Tension has suddenly built up among students in Manipal after a line of new CEOs has turned out to be alumni of MIT (Manipal wala).
While people from other parts of the country are rejoicing themselves in these accomplishments, nobody seems to really understand how this news has affected the current students in the coastal town of Manipal.
Our reporter Bhupesh Chaklu has been reporting to us from Manipal. Bhupesh has been a student at MIT Manipal since 12 years now. Failing to clear his backs or have a double-digit attendance, Bhupesh has now acquired permanent residence in the 10th block of MIT hostels. Bhupesh has written several unpublished books and some articles, with 2 of his most infamous and uninspiring quotes being “Always back down” and “Do give up”. Bhupesh now works for free as a freelance writer at FN.
Chanakya Chawla, a 9-pointer at MIT and studying in the first year, said, “I have always tried being a good boy and lived up to my parents’ expectations. So far, I have already published an IEEE paper, joined all clubs, have 75.01% attendance, made a robot, and done
social work at I-sec. But my parents are suddenly very unhappy, and treat me as if I am like your reporter Bhupesh “. (Bhupesh doesn’t feel insulted).
A common complaint now among Manipal students is that their parents have stopped giving them any pocket money, so as to prevent other distractions and focus on studies.
Narayan Pilluvadi Tirchipuram Srinivasan, who is from the neighboring town of Parkala and a student at MIT, said, “Aiyo! Nadella anna aur Suri anna ne toh zindagi barbaad kara hamara. My father stopped giving me pocket money, now how I will buy coconut water?!”.
Another student Rocky, who comes from Delhi, said, “MIT has always been the place for aiyashi and thats why we cool people come here, but now I am so broke I can’t even buy a quarter of Old Monk. Its just boring now like VIT. I could have just joined Amethi College at Noida instead, as I was also getting admission there (who doesn’t?)”.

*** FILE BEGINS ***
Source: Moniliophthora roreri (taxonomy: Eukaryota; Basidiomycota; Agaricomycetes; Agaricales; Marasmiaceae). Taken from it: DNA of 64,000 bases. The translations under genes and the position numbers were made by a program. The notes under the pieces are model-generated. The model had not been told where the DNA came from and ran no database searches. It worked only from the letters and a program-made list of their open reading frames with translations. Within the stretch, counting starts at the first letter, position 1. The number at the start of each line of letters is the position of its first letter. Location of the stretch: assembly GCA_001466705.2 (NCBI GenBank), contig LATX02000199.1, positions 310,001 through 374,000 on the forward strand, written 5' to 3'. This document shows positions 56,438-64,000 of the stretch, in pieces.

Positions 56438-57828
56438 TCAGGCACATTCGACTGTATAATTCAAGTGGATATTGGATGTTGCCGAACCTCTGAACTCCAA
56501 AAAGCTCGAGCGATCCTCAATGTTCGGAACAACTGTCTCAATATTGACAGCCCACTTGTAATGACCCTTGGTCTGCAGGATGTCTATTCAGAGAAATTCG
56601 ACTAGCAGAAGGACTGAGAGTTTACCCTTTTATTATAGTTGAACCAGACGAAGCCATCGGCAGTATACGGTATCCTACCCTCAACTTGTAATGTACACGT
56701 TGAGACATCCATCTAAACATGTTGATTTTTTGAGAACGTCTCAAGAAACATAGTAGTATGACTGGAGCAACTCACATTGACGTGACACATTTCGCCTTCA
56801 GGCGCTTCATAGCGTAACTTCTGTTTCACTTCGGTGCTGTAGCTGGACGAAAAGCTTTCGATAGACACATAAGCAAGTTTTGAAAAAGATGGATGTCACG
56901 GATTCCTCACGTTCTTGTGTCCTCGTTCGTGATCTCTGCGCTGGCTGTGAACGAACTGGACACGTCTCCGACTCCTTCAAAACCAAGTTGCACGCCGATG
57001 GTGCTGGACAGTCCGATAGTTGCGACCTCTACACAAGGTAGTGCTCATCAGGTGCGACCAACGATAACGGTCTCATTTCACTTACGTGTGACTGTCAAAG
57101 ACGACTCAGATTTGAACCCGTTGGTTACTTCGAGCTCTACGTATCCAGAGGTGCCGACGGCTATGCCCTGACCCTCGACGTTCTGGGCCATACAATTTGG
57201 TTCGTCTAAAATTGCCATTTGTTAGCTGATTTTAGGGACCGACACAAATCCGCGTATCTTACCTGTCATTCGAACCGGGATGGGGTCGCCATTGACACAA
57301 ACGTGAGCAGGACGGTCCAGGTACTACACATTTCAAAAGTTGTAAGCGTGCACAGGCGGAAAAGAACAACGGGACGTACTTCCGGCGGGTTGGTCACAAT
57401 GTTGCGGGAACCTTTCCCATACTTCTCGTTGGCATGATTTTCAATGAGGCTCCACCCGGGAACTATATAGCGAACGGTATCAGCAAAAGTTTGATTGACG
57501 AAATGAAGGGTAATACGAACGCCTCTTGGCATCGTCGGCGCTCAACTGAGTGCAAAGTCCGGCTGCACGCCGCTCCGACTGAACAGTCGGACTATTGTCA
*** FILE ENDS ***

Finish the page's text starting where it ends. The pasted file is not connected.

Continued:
We asked Mr.Srinivasan, father of Narayan Srinivasan, if he feels that it is unfair to have such high expectations from children, to which he made a valid point by saying “If Nadella can, why can’t my boy?”. Meanwhile, the teachers at MIT, who are extremely skilled and the best among all colleges in a 5 metre radius of Manipal, had only one thing to say – “We want our students to be able to achieve what we
can could never achieve, which is why we always try and push them.”
The most shocking however, is the tale of Chakna Choor, who recently sat for placement exams in his last semester. Besides being good at studies, Chakna is already the CEO, founder and managing director of various unregistered and non-existent start-ups, as we learnt from his facebook profile.
He is also the entire board of directors at a particular made-up start-up. In campus placement, he also managed to get placed at a reputed company with a package of 4 LPA, despite being in Mechatronics branch. This is comparable to getting placed at Google in Computer Science branch. Despite all this, his parents call him a shame to the family and they have disowned him by saying, “Tumne Choor parivar ki izzat ko chakna choor kar diya“.
His parents had already gone too far with their assertive expectations, and already framed a photoshopped picture of him standing in front of Googleplex, California, with his name tag saying “Chakna Choor, Good boy and Google CEO”. Chakna tried telling them that nobody can directly get to a high post so easily (apart from Rahool Gandhi), but it was no use.
Seeing the increasing fame, the administration at Moneypal has decided to increase the fees even more. Other colleges are trying to kidnap and extort Manipal students into their campuses. Meanwhile, companies are contemplating if they should actually have interviews only for CEO positions at Manipal campus placements from next year. All these incidents have made the atmosphere in Manipal so grave, that the locally published magazine ‘Chill maadi’ now sells as ‘Tense maadi’.
Such is the rift between expectations of parents and unwillingness among students, that families are falling apart due to this whole CEO frenzy.
Our reporter Bhupesh would just like to reinforce his philosophy here by saying that low expectations have never torn apart any families. He also quotes 2 of his other famous lines (which he learnt from sports brands’ commercials), “Just don’t do it” and “Impossible is something”. Maybe it is time for us to really take things easy and live life with Bhupesh’s principles.